Last year, the Independent Film Festival of Boston celebrated its 10th anniversary, marking a decade in which it evolved from just another scrappy local event to the best indie-movie smorgasbord in town. This Wednesday, the IFFB opens its second decade with the same mix of strengths that has sustained its growth: savvy curatorial cherry-picking of the best from Sundance, SXSW, and other recent fests; a welcome spotlight on local films and filmmakers; panel discussions and in-person appearances by directors; and a general eye for the weird and wonderful.
The 2013 festival runs from April 24-30 and will unspool mostly at the Somerville Theatre, with other venues including the Brattle, the Coolidge, and Theater 1 at the Revere Hotel. Discussed below are some notable films in this year’s festival.
For more information go to www.iffboston.org
THE SPECTACULAR NOW
The festival’s opening night presentation comes to Boston after going over big at SXSW and especially Sundance, where costars Miles Teller and Shailene Woodley shared a special jury prize for “rare honesty, naturalism and transparency.” Translation: The movie’s a teenage romance with characters who seem like actual teenagers. Based on a novel by Tim Tharp, “Now” stars Teller (“Rabbit Hole”) as a life-of-the-party senior whose bravado masks insecurity; Woodley (“The Descendants”) is the class nobody he dates first out of pity and then — oh, you know. It’s an oft-told tale — a dab of John Hughes, a dash of “Perks of Being a Wallflower” — made fresh by the gentle realism of the playing and the levelheaded direction of James Ponsoldt (“Smashed”). (Wednesday, 7:30 p.m., Somerville)
From Denmark, a riveting moral drama about a commercial vessel hijacked by Somali pirates. As the crew is held for ransom and days stretch into weeks, and then months, writer-director Tobias Lindholm splits the action between the ship, where the Danish cook (Pilou Asbaek) becomes the pirates’ harried intermediary, and company HQ, in Copenhagen, where the CEO (Soren Malling) proves an all-too-cool negotiator. The film works as both a suspenseful nail-biter and a subtle indictment of the profit motive, whether it’s found in a high-rise office building or a Third World motorboat. Recommended. (Friday, 9:45 p.m., Somerville)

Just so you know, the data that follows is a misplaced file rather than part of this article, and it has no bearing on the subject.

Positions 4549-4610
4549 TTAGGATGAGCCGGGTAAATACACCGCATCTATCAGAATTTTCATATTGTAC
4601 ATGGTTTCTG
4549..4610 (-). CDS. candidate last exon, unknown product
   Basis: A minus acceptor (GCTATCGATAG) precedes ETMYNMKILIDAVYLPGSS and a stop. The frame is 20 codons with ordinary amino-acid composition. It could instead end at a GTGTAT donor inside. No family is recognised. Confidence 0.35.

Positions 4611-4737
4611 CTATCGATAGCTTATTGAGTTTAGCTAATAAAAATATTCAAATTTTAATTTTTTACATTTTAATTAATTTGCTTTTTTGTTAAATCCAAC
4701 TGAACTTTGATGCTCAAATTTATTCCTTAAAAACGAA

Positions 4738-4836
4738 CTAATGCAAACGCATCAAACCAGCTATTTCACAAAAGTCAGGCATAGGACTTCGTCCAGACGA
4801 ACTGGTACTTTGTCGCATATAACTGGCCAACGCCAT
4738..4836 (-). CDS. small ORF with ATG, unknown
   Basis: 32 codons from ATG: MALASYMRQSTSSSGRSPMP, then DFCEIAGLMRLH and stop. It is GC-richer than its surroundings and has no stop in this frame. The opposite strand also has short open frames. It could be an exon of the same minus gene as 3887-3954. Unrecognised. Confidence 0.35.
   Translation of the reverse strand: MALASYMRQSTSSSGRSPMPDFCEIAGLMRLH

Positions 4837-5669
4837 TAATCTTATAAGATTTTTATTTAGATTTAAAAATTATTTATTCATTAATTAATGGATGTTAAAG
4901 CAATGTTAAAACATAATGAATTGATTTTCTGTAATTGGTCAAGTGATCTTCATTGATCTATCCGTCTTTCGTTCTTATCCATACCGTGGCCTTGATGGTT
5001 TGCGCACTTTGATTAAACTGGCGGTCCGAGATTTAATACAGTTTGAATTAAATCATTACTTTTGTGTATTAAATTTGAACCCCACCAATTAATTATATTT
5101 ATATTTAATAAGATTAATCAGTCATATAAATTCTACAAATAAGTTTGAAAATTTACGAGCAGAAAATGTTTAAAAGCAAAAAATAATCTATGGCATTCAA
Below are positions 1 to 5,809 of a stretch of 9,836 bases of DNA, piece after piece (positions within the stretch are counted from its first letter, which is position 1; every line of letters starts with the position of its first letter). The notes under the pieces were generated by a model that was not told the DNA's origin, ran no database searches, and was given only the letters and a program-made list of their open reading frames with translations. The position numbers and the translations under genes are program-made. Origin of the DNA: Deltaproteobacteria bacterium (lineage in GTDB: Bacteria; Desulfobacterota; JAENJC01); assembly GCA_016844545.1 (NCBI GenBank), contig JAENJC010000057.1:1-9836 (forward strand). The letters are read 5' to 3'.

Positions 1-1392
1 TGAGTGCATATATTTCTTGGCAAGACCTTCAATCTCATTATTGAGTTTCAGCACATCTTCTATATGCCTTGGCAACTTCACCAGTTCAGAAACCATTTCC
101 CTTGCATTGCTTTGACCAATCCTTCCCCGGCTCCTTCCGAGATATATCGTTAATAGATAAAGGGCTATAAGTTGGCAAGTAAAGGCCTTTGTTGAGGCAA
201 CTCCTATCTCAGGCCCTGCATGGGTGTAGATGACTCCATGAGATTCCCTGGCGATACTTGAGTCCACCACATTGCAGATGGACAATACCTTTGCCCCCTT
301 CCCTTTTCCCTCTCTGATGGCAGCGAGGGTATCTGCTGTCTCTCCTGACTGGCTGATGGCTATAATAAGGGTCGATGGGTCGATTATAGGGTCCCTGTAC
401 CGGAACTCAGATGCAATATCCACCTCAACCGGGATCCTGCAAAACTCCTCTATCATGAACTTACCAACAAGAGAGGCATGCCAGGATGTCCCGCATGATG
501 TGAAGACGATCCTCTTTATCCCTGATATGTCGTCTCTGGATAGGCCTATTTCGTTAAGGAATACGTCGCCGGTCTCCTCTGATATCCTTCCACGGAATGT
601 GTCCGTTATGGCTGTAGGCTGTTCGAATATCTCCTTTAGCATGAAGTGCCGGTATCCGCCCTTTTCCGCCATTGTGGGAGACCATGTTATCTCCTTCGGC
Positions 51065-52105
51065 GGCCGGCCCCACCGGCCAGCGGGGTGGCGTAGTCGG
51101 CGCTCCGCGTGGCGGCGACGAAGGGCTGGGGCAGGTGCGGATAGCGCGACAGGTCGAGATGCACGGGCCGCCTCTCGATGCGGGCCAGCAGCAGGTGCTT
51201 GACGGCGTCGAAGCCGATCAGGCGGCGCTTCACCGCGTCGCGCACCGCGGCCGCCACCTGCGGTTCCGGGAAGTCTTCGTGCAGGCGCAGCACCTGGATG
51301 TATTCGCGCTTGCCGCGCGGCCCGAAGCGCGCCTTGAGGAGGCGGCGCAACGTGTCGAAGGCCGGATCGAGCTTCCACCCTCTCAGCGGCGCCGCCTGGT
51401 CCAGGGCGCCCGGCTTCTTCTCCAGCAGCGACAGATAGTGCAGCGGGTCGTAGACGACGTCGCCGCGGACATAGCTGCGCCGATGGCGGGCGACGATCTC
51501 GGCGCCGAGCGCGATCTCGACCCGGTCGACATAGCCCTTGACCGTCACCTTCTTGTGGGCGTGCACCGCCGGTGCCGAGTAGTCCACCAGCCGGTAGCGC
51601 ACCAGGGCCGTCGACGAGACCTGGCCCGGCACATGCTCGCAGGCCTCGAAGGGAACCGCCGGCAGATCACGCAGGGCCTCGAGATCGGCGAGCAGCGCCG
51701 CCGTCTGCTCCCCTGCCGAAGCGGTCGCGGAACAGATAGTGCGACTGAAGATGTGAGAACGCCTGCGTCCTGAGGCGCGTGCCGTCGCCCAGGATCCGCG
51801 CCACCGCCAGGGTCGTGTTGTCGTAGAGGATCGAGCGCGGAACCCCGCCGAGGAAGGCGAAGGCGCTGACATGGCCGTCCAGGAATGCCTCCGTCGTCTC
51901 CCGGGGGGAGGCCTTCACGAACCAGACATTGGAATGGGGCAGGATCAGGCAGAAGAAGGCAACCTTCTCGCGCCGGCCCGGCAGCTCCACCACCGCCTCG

PERSISTENCE OF VISION
A documentary portrait of craftsmanship so obsessive it doesn’t know when to quit. British animator Richard Williams is best known for his groundbreaking work on the 1988 classic “Who Framed Roger Rabbit?,” but Kevin Schreck’s film zeroes in on “The Thief and the Cobbler,” a labor of love that Williams worked on for 28 years before it was finally taken out of his hands and released in bowdlerized form as 1994’s “Arabian Night.” (By then Disney had already pilfered the film’s visual ideas for “Aladdin.”) Williams doesn’t talk to the director but everyone else does, and the picture that comes into focus is that of a maverick genius betrayed by his love for detail. (Saturday, noon, Somerville)
THIS IS MARTIN BONNER
A small, disarmingly democratic slice of life set in Reno about the friendship between a paroled convict (Richmond Arquette) and the title character, a wise but regretful older man (Paul Eenhoorn), who has lost touch with God. As in his debut feature, 2008’s little-seen “Luke and Brie Are on a First Date,” writer-director Chad Hartigan puts his faith in average people and little moments, watching as they forge connections almost in spite of themselves. An unassuming gem, more polished than mumblecore but far from the glossy certainties of the mainstream. (Saturday, 12:15 p.m., Somerville)
From straight outta Lexington comes Nathan Silver’s deadpan tale of suburban dysfunction and the human urge to belong. Co-writer/star Kia Davis suggests an evolutionary midpoint between Greta Gerwig and Lena Dunham as a lost 20-something who gets a job as a nurse’s aide for a maddeningly self-absorbed family. As the matriarch, Gert O’Connell is the quintessential progressive, noodgy outer-Boston mom — you could throw a tennis ball off Route 128 and hit about 10 of her. With the director’s own mother playing the grandmother, oy, is this a family affair. (Saturday, 12:30 p.m., Somerville)
Boston University film professor Mary Jane Doherty traveled to Cuba repeatedly over the years to complete this lucid, watchful portrait of young ballet dancers desperately trying to plié their way out of poverty and into the Ballet Nacional. The film follows a path familiar from documentaries like “Spellbound” and “First Position,” the difference here being that the young aspirants have the future of entire families on their shoulders. As we follow Doherty’s primary subjects — middle-class Gabriela, poor Mayara, poorer Moises — “Secundaria” reveals itself as being less about competing in dance and more about battling into adulthood. (Saturday, 1 p.m., Somerville)Continued...